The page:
Indirect Techniques. These methods, rather than engaging and attempting (by whatever means) to overcome resistance, do the opposite. In counterstrain technique, for example, the part in question is moved by the practitioner away from the planes of restricted motion towards the planes of easier, unrestricted motion. There is a constant seeking for the position of greatest ease. At this point a mild degree of strain is introduced by the operator. This results in a reflex release of previously restricted tissues. The essence of this slowly performed technique is the introduction of the mild strain, whilst the joint is held in a position opposite to the direction in which there is a limitation of movement. It is essential that all movements are directed and controlled by the practitioner, as he eases the joint along the path of least resistance.
A further type of indirect technique is called functional technique. This also uses practitioner induced movement, whilst the area of dysfunction is constantly palpated. The joint is taken in all directions of ease (as opposed to directions of bind, which indicate irritation of tissues) gradually guiding towards the point of maximum ease. The palpating hand informs the practitioner when the affected area is least in distress. There is no further treatment at this point. The feedback from the distressed joint whilst in its state of ease is enough to begin normalization.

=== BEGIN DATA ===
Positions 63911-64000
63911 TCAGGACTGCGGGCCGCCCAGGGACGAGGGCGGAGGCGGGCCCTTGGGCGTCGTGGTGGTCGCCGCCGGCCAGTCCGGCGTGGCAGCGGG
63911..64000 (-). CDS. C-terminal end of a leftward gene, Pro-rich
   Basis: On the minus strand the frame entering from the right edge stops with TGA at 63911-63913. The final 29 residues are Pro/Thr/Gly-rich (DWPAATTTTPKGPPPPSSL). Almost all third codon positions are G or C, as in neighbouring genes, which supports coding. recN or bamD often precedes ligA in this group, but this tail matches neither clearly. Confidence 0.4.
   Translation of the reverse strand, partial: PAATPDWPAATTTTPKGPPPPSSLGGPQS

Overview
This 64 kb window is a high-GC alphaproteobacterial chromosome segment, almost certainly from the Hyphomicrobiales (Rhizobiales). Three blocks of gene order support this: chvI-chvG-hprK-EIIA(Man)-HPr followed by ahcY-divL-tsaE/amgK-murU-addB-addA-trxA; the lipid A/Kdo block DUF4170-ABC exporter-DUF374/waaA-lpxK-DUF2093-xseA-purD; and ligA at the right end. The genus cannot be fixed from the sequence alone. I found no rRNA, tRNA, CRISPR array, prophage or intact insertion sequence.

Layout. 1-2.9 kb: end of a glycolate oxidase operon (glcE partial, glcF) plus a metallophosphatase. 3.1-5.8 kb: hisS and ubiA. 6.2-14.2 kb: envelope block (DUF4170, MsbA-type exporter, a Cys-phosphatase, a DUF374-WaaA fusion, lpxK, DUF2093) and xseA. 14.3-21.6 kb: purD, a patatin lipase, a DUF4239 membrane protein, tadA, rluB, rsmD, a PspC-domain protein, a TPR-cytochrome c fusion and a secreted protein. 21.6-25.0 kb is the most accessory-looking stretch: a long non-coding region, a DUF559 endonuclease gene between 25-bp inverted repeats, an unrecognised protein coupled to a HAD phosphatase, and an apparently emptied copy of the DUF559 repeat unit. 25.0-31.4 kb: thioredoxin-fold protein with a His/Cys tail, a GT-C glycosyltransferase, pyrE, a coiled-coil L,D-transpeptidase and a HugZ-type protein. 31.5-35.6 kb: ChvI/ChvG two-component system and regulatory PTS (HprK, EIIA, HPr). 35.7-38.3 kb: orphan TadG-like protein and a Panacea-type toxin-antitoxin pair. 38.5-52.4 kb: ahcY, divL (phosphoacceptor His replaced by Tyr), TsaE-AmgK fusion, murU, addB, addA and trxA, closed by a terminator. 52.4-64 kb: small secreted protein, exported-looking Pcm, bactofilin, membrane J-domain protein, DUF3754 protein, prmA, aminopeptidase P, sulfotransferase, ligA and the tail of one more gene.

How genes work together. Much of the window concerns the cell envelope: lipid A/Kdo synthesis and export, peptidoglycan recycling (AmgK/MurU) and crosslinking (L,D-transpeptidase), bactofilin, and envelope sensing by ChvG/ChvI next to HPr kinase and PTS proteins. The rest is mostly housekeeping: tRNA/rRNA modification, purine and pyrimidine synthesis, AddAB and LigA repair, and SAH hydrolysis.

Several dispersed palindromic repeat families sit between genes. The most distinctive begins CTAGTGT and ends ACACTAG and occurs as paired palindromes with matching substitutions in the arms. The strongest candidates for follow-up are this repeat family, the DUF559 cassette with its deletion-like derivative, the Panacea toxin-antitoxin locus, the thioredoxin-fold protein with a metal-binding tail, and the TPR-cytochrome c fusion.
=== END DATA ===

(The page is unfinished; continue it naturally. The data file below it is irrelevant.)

Shows the spontaneous release technique in which the affected part (in this case the low back) is carefully positioned in an exaggerated degree of the distortion already existing. This is maintained until there is a reflex release of spasm. No active manipulation is used at this usually acute stage. |
Spontaneous release technique is a method ideally used when an area or joint is in lesion and is distorting its normal anatomical position. Often in low back problems, or neck conditions, there will be an obvious distortion. The individual might be in a stooped position or tilted to one side, or be unable to straighten a sidebent neck. This technique gently guides the affected part further into the direction of distortion. By exaggerating the lesion and holding the area in this position for several minutes, there is often a reflex release of muscular spasm and a resolution of the problem. This is a painless method.
Many techniques employ the assistance of the respiratory movements of the patient. It is a fascinating fact that as we breathe in and out, every part of the body moves. Perhaps some of the movement is very slight indeed, but it is palpable to the trained hand. For example, as we breathe in, the arms and legs rotate slightly outwards, and all the spinal joints move. The opposite (i.e. a return to the neutral position) takes place as we breathe out. Using this knowledge an osteopath will often synchronize attempts to move a joint with the phase or the respiratory cycle that will most aid the movement.
Combinations of direct and indirect techniques, sometimes preceded or followed by soft tissue methods, are often employed. Whether one method or another or a combination is needed, will be dictated by the individual case. The wide range of techniques available (and those described are by no means all) gives the osteopathic practitioner the ability to deal with musculo-skeletal problems and their ramifications.